Economy

Democrats, GOP at Odds Over Harm of Unregulated Business

by Dennis Jacobe, Chief Economist

But majorities in all parties agree that business is more efficient than government

PRINCETON, NJ -- Democrats and Republicans differ sharply over whether business will harm society if it is not regulated by government. Two in three Democrats believe business will do so, versus 23% of Republicans who say the same. Independents are split on the issue, as are Americans overall.

September 2010: Percentage Who Believe Business Will Harm Society if It Is Not Regulated by Government

The Sept. 13-16, 2010, USA Today/Gallup poll asked Americans about other issues relating to the interplay of business and government, and found similar partisan splits on the issue of the relative fairness of government as opposed to that of business. While 63% of Democrats feel government is fairer and more just than business in the way it does things, 78% of Republicans hold the opposite view. In this instance, independents tend to side more with the Republicans.

September 2010: Percentage Who Believe That in General, the Way Government Does Things Is Fairer and More Just Than the Way Businesses Do Things

Parties Agree That Business Is More Efficient Than Government

Although there are also partisan differences in views of the relative efficiency of business versus government, at least a majority of Democrats, independents, and Republicans agree that in general, businesses can do things more efficiently than government.

September 2010: Percentage Who Believe That Businesses Can Do Things More Efficiently Than the Government

Similarly, more than 7 in 10 Americans across party lines believe there are some functions, such as building roads or funding research, that the government needs to pay for because there are no incentives for private institutions to do so.

September 2010: Percentage Who Believe That There Are Some Functions That the Government Needs to Pay for Because There Are No Incentives for Private Institutions to Do So

Bottom Line

In recent months, many business leaders have voiced concerns that many in government are anti-business. Regardless of whether this is true, it appears that the large majority of Democrats -- the party currently in power -- believe business will actually do harm to society if it is not regulated by government, a viewpoint that perhaps reflects to some degree the fallout from the recession and financial debacle of the past several years.

Americans as a whole are split over their fear that business will do harm if not regulated, with 45% agreeing and 53% disagreeing. At the same time, 60% of Americans overall disagree with the idea that government is fairer and more just than business in the way it does things, compared with 36% who agree with this statement.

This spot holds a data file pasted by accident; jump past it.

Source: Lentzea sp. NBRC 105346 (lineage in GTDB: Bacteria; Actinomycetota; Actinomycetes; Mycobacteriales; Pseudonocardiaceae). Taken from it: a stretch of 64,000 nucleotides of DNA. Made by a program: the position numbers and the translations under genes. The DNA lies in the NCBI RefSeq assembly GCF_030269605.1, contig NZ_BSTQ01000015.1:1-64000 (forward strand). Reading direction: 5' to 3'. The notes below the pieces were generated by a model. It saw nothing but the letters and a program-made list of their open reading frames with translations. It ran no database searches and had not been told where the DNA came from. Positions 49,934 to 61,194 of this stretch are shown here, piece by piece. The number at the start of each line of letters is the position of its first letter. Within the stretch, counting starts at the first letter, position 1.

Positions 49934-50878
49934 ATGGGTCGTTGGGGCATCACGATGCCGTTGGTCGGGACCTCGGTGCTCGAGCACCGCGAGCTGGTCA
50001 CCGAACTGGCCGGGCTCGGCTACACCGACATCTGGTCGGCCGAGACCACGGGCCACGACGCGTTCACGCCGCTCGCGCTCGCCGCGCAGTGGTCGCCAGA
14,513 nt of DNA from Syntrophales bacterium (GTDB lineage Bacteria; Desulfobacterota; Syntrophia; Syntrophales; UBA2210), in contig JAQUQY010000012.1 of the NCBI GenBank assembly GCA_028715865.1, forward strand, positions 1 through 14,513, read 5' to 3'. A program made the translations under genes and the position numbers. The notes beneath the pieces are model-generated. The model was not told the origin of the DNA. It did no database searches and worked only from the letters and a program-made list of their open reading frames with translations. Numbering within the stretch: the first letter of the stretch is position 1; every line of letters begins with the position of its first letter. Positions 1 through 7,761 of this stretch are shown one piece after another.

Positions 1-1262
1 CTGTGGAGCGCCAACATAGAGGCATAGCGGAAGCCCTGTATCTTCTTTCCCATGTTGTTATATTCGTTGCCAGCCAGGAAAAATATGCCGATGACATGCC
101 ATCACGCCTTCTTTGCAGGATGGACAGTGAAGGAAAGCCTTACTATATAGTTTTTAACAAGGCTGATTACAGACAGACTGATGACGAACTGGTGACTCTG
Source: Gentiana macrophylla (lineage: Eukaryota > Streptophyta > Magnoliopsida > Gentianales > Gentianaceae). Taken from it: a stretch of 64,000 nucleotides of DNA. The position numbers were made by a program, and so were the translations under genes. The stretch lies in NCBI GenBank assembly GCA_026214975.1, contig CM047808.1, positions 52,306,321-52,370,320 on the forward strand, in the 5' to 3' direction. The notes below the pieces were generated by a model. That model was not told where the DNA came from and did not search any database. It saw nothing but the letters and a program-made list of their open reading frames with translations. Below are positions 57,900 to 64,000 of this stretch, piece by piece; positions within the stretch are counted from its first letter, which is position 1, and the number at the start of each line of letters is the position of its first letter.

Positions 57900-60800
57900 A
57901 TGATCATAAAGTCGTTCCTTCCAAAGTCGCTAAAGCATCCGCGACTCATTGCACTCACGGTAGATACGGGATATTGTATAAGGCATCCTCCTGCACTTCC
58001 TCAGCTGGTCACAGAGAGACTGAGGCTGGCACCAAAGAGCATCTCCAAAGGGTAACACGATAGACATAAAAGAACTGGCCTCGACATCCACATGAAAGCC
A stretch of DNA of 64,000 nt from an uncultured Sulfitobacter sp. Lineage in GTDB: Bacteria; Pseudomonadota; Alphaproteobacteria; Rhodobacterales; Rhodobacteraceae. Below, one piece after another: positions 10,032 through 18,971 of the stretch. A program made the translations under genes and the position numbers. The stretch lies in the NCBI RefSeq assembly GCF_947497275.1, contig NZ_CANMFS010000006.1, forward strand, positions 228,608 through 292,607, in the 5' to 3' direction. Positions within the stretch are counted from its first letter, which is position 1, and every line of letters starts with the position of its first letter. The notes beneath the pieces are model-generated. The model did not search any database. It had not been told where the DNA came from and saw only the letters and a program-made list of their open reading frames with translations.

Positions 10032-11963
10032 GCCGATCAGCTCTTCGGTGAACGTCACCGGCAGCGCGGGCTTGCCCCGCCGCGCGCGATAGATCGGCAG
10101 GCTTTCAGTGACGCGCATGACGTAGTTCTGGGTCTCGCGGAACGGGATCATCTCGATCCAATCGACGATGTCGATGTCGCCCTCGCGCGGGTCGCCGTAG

Most Americans also feel that businesses can do things more efficiently than government can. These views align with the recent rise in Americans' perceptions that the government has too much power.

Business leaders, however, might take some solace in the fact that just as many Americans see government as a threat (46%) as see business in that way (45%). These aspects of public opinion are vital to the ongoing debate over the best balance between business and government to create jobs.

Survey Methods

Results for this USA Today/Gallup poll are based on telephone interviews conducted Sept. 13-16, 2010, with a random sample of 1,019 adults, aged 18 and older, living in the continental U.S., selected using random-digit-dial sampling.

For results based on the total sample of national adults, one can say with 95% confidence that the maximum margin of sampling error is ±4 percentage points.

Interviews are conducted with respondents on landline telephones (for respondents with a landline telephone) and cellular phones (for respondents who are cell phone-only). Each sample includes a minimum quota of 150 cell phone-only respondents and 850 landline respondents, with additional minimum quotas among landline respondents for gender within region. Landline respondents are chosen at random within each household on the basis of which member had the most recent birthday.

Samples are weighted by gender, age, race, education, region, and phone lines. Demographic weighting targets are based on the March 2009 Current Population Survey figures for the aged 18 and older non-institutionalized population living in continental U.S. telephone households. All reported margins of sampling error include the computed design effects for weighting and sample design.

In addition to sampling error, question wording and practical difficulties in conducting surveys can introduce error or bias into the findings of public opinion polls.

View methodology, full question results, and trend data.

For more details on Gallup's polling methodology, visit http://www.gallup.com/.

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